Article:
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Low pressure moved in. The Alp’s wind kicked up, a coating of snow fell, and a sinuous 50 kilometer skate pursuit for the men closed out the World Cup season. With the race schedule shuffled around, the final weekend was moved from Norway to Engadin, Switzerland. Sunday’s pursuit, based on finishing times in Saturday’s mass start classic, was a point to point affair that served as a more than two-hour stream of alpine wonder sure to please any local travel board keen on boosting tourism once travel restrictions lift.
From a tactical standpoint, with headwinds and crosswinds taxing skiers, the 82 starters found safety in numbers for much of the race. Tucked in the pack, as if in a school of fish, skiers could garner a bit more protection from the surrounding environment.
Yesterday’s 15 k mass start classic winner, Russia’s Alexander Bolshunov, was sent off first Sunday with an 18 second gap on second starter, Norway’s Johannes Høsflot Klæbo. With an elite field beginning shortly after Klæbo, Bolshunov was no tactical fool. Keeping the chasers at bay was never going to be his winning hand. He was absorbed by a pack of 14 chasers roughly five minutes into the race. Soon enough, a massive pack of skiers snaked through the Engadin valley.
With a season’s worth of racing in their engines, the showdown for this 50 k skate pursuit, which played out like a mass start event, came down to the known quantities of endurance horse power. At the sharp end of the race at 40 kilometers was Russia’s Alexey Chervotkin coming through 13 seconds ahead of a pack loaded with thoroughbred chasers. Pål Golberg, Daniel Stock, Martin Løwstrøm Nyenget, Hans Christer Holund, Simen Hegstad Krüger, Harald Østberg Amundsen, and Klæbo, all of Norway, along with the likes of Bolshunov, were a group of skiers among the top-20 grouped 13 to 20 seconds behind Chervotkin.
If you’re Chervotkin, why not take a run at the solo off the front win? Wearing bib 10, Chervotkin had ample camera time up front. But lurking in the foreshortened distance, were the hungry chasers. With the field split into two distinct chase groups behind him, Chervotkin was an ample carrot. With an assortment of pacers leading, most notably Krüger doing the labor up front, Chervotkin was caught and swallowed with 4.68 ks remaining in the race.
In the closing kilometers, a group of twenty skiers were the front group, and skiing near the tail end was twenty-year-old Gus Schumacher of the U.S.
After two-hours of racing the tempo quickened with the smell of podium in the air. Bolshunov, yellow-bibbed as the World Cup overall leader (and winner), pulled the front of the echelon. Bolshunov drilled the pace, stringing out the skiers into a single file line of hurt, with Schumacher pushing to maintain contact.
Those elite skiers all seemed shattered as the final incline, about 1.8 k before the finish, crept up off the valley floor. Holund moved past Bolshunov, with Jens Burman of Sweden, and Krüger able to velcro onto his effort. Bolshunov hung on for a moment, but his line to the threesome was cut. He dropped off as Burman hop skated away with 1.55 k remaining.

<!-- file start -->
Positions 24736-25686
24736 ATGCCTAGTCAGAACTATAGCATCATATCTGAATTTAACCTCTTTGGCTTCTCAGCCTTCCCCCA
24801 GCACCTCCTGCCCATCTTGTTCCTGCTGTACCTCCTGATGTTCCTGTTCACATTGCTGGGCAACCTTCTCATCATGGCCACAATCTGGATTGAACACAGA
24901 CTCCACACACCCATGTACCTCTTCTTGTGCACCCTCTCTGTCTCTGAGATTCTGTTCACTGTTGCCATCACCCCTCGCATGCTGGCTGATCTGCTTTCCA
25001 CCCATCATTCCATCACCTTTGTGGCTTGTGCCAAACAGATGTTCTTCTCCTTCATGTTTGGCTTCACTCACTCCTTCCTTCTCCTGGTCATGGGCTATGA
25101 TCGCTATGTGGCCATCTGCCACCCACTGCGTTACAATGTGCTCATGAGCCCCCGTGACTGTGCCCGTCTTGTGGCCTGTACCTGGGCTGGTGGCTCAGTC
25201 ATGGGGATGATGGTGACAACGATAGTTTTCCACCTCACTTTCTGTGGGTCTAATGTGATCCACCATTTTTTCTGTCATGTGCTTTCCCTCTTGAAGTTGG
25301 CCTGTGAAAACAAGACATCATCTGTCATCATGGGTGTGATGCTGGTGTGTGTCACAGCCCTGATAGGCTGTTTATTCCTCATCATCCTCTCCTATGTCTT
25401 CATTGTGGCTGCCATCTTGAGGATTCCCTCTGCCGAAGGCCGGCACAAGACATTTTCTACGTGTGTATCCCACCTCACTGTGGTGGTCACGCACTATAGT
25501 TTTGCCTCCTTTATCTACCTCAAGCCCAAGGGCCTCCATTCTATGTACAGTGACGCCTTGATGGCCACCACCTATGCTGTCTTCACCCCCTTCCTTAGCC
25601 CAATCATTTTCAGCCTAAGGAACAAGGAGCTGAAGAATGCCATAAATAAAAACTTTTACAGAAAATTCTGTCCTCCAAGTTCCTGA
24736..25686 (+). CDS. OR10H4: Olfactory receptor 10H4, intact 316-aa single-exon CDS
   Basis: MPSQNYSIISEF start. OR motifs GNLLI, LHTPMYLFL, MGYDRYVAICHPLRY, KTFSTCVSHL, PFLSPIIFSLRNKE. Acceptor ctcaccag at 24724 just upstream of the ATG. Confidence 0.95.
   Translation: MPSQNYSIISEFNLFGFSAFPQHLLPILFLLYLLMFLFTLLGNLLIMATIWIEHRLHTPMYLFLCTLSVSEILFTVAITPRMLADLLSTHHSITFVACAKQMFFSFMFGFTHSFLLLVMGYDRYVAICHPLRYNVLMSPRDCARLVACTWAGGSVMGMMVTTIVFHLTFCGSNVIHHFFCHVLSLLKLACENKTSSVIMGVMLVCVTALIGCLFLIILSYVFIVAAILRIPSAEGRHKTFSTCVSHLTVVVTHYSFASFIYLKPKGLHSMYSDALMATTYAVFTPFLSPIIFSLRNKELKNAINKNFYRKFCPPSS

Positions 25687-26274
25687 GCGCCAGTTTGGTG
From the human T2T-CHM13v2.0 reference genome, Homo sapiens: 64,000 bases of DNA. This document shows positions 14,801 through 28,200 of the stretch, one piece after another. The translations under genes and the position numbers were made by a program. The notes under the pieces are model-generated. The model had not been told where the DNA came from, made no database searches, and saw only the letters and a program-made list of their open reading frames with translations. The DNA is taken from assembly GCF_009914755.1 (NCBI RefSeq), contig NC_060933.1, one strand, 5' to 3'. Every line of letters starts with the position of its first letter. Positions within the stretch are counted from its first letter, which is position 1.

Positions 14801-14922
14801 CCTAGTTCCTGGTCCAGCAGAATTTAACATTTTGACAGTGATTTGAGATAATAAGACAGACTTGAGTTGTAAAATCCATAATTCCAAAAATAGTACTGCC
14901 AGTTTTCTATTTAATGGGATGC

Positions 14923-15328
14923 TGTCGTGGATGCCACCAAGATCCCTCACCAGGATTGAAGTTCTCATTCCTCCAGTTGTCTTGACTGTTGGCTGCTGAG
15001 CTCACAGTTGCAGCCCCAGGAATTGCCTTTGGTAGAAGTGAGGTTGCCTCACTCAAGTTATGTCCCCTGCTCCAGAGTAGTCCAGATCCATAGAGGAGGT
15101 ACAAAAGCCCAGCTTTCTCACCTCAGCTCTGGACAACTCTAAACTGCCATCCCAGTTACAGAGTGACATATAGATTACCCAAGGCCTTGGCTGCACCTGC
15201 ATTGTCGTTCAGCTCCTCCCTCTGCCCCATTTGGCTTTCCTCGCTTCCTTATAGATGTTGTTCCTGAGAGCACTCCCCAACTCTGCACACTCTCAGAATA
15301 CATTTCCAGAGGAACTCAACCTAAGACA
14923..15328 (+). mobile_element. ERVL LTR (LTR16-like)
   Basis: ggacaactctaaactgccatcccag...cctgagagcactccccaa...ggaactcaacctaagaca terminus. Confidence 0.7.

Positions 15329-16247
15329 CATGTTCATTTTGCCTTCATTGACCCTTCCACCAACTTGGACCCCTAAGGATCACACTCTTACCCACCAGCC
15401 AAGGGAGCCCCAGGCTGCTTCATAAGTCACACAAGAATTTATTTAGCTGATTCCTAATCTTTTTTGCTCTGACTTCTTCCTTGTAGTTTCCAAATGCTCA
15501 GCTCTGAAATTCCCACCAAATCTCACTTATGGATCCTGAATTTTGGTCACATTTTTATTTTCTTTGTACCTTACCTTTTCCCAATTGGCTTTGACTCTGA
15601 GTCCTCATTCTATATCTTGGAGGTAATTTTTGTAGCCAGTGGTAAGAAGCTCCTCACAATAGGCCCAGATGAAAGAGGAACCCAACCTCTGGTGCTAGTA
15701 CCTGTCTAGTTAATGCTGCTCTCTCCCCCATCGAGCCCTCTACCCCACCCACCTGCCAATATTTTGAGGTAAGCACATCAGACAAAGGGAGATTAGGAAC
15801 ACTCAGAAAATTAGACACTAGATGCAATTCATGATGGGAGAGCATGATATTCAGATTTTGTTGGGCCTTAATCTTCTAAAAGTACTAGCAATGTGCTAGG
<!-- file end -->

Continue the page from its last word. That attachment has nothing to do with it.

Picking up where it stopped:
Krüger took the win in 2:10:41.4, with Holund second (+1.2) and Burman third (+3.0). Klæbo and Golberg gapped up to Bolshunov and passed him in the closing k. Klæbo was fourth (+13.0), Golberg fifth (+14.7) and Bolshunov sixth (+17.7).
“This was such a tough race,” Krüger told FIS after the race. “It felt a little bit like the Tour de France and I really had to stay focused and work hard to remain in a good position for the final stretch. I am really happy this worked out and I can finish off this season with a victory.”
This was Krüger’s fifth individual World Cup win. He’s also the 2018 Olympic gold medalist in the skiathlon. He is on form. At the recently concluded 2021 World Championships, he won silver in the 15 k skate and 30 k skiathlon, while securing bronze in the 50 k mass start classic.
The Americans were well represented in the top-30. Schumacher placed 20th (+1:23) while racing the sixth fastest time on the day.
“It felt good! So nice to end on a positive note,” Schumacher noted after the race. “ It makes it way easier to keep my confidence from mid winter. Worked hard with the US boys at the beginning to catch the main pack, and then skied easy in that big group until about half and then was basically covering attacks for the rest of the race. Time to go home!”
Scott Patterson finished in 25th (+1:46.7), with David Norris 26th (+1:59.1). Outside the top-30 for the U.S. were Ben Ogden in 47th (+5:23.5), Hunter Wonders in 53rd (+6:02.1), Kevin Bolger 67th (+14:20.3), and Johnny Hagenbuch 69th (+14:25.2).
Antoine Cyr was the top Canadian in 29th (+2:14.7). He was followed by Russell Kennedy in 33rd (+3:02.2), Rémi Drolet in 57th (+7:28.6), and Graham Ritchie 68th (+14:21.4).
And that folks, is the season wrap-up for the World Cup. The overall crystal globe, overwhelmingly, goes to Bolshunov. He also wins the distance globe. Italy’s Federico Pellegrino takes the overall sprint title.
Jason lives in Bend, Ore., and can often be seen chasing his two boys around town. He’s a self-proclaimed audio geek. That all started back in the early 1990s when he convinced a naive public radio editor he should report a story from Alaska’s, Ruth Gorge. Now, Jason’s common companion is his field-recording gear.